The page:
>> It seems like you are allowing a point<point<point_type> > with this
>> construct.
> Yes, this not explained until somewhere deep inside chapter 5 or so.
> But this is not very important from a user perspective. This mainly
> allows to cut down the number of necessary member overloads of
> geom::point<>.

I had a similar problem with my wrappers in my original submission. I got around it by making point conform to the default expectation of the point_traits so that you could recursively call traits until you got down to the base level. Since there are no wrappers in the concepts based implementation I don't have such a problem anymore.

>> Your traits seem a little heavy,
> Yes, but it is necessary to allow type-specific optimizations (such
> as if you are packing the X and Y coordinates in the same machine
> word, geom::point<>::operator==() will be able to compare both
> coordinates with the same operation, instead of the generic x1==x2 &&
> y1==y2).
> On the other hand if you don't want to specialize everything (and are
> happy with the generic implementations) you can use
> point_xy_trait/point_xyz_traits which will specialize point_traits
> for you based on a subset of its features.

I overlooked that you provide such helper traits, but I had that in mind as one solution.

It should not be necessary to use traits to provide type specific optimizations. You can specialize any member function of a templated class, however, you cannot partially specialize such a function, so you have to explicitly specify all template parameters, which can be somewhat limiting.

#include <iostream>
template <typename T>
struct A {
        void foo() { std::cout << "default\n"; }

template <>
void A<int>::foo() { std::cout << "optimized for int\n"; }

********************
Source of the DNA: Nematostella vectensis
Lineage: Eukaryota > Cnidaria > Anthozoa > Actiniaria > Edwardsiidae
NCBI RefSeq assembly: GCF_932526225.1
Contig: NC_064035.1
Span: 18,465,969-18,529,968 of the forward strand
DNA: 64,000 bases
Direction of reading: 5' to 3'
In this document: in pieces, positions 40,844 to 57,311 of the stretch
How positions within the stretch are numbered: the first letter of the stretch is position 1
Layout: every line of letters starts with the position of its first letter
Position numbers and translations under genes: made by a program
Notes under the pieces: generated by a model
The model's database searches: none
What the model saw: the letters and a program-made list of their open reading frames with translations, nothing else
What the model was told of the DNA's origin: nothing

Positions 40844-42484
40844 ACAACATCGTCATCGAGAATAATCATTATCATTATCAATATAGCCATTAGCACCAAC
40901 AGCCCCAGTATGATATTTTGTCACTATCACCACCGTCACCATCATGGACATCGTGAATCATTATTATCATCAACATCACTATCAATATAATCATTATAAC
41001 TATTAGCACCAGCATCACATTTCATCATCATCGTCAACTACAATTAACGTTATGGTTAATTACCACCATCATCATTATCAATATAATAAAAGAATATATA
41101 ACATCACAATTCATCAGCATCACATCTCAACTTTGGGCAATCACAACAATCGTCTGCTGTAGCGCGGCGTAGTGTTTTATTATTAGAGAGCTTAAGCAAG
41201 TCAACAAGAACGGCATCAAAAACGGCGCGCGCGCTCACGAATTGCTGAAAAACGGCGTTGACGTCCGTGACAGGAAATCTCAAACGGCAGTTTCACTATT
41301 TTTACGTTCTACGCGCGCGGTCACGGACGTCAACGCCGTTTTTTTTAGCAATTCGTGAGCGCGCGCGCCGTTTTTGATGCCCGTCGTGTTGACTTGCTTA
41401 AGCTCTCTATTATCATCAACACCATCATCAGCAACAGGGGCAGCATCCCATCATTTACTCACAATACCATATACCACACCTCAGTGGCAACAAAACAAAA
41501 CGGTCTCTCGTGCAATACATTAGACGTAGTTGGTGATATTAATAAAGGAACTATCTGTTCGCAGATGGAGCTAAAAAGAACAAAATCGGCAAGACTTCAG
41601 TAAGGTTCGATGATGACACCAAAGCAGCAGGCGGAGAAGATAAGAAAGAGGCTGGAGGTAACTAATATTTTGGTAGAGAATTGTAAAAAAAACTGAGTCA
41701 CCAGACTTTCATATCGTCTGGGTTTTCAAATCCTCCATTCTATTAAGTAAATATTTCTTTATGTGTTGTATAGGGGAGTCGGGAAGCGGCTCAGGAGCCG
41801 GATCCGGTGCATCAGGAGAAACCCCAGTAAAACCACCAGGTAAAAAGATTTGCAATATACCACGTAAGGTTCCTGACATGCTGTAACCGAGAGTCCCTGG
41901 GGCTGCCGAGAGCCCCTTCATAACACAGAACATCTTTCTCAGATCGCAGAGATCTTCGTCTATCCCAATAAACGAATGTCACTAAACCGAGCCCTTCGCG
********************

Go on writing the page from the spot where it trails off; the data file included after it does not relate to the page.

int main() {
        A<float> af;
        A<int> ai;;;
        return 0;

optimized for int

This is somewhat more direct than providing for the ability to use a user defined trait for every behavior of a geometry object, which requires quite a lot of typing and indirection within the library.

I want to add that inlined indirection can be zero cost, but in practice the more layers of inlined functions you have the harder it gets for the compiler to optimize. Eventually the compiler bails on inlining and will fail to inline where you think it ought to. There is a huge improvement in the performance of my original library (which is similar to yours) when moving from gcc 3.x to gcc 4.x, primarily due to better inlining (we believe.) This undermines the claim of zero cost abstraction, because if it got cheaper it clearly wasn't zero cost in the first place. We did a lot of analysis, and in real code the compiler often failed to inline the simple accessor functions that it always inlined in toy test cases. This led to a double digit performance loss. By playing with pragmas and inline limit flags we recovered that performance, but I fear your faith in the compiler my be somewhat misplaced.